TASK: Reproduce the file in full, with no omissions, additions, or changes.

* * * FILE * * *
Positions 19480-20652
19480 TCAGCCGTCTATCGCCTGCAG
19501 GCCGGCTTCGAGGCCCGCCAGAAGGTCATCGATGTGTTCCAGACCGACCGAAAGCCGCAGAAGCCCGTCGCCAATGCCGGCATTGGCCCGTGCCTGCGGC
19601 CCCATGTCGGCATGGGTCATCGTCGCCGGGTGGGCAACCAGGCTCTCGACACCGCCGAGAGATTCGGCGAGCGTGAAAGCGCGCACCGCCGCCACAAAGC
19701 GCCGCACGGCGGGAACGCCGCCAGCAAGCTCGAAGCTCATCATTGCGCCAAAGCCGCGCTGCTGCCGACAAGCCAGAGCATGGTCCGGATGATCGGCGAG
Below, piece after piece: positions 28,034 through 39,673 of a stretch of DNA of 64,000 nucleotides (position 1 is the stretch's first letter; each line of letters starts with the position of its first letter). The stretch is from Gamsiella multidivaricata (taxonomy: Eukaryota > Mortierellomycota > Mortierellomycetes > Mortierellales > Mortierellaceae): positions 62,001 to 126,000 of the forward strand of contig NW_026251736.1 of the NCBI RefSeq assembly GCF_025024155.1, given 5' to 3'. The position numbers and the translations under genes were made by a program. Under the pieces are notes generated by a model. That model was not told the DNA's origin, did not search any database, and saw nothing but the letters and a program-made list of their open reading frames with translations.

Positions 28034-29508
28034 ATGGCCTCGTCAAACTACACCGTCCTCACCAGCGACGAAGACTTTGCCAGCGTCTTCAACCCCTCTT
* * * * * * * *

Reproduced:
Positions 19480-20652
19480 TCAGCCGTCTATCGCCTGCAG
19501 GCCGGCTTCGAGGCCCGCCAGAAGGTCATCGATGTGTTCCAGACCGACCGAAAGCCGCAGAAGCCCGTCGCCAATGCCGGCATTGGCCCGTGCCTGCGGC
19601 CCCATGTCGGCATGGGTCATCGTCGCCGGGTGGGCAACCAGGCTCTCGACACCGCCGAGAGATTCGGCGAGCGTGAAAGCGCGCACCGCCGCCACAAAGC
19701 GCCGCACGGCGGGAACGCCGCCAGCAAGCTCGAAGCTCATCATTGCGCCAAAGCCGCGCTGCTGCCGACAAGCCAGAGCATGGTCCGGATGATCGGCGAG
Below, piece after piece: positions 28,034 through 39,673 of a stretch of DNA of 64,000 nucleotides (position 1 is the stretch's first letter; each line of letters starts with the position of its first letter). The stretch is from Gamsiella multidivaricata (taxonomy: Eukaryota > Mortierellomycota > Mortierellomycetes > Mortierellales > Mortierellaceae): positions 62,001 to 126,000 of the forward strand of contig NW_026251736.1 of the NCBI RefSeq assembly GCF_025024155.1, given 5' to 3'. The position numbers and the translations under genes were made by a program. Under the pieces are notes generated by a model. That model was not told the DNA's origin, did not search any database, and saw nothing but the letters and a program-made list of their open reading frames with translations.

Positions 28034-29508
28034 ATGGCCTCGTCAAACTACACCGTCCTCACCAGCGACGAAGACTTTGCCAGCGTCTTCAACCCCTCTT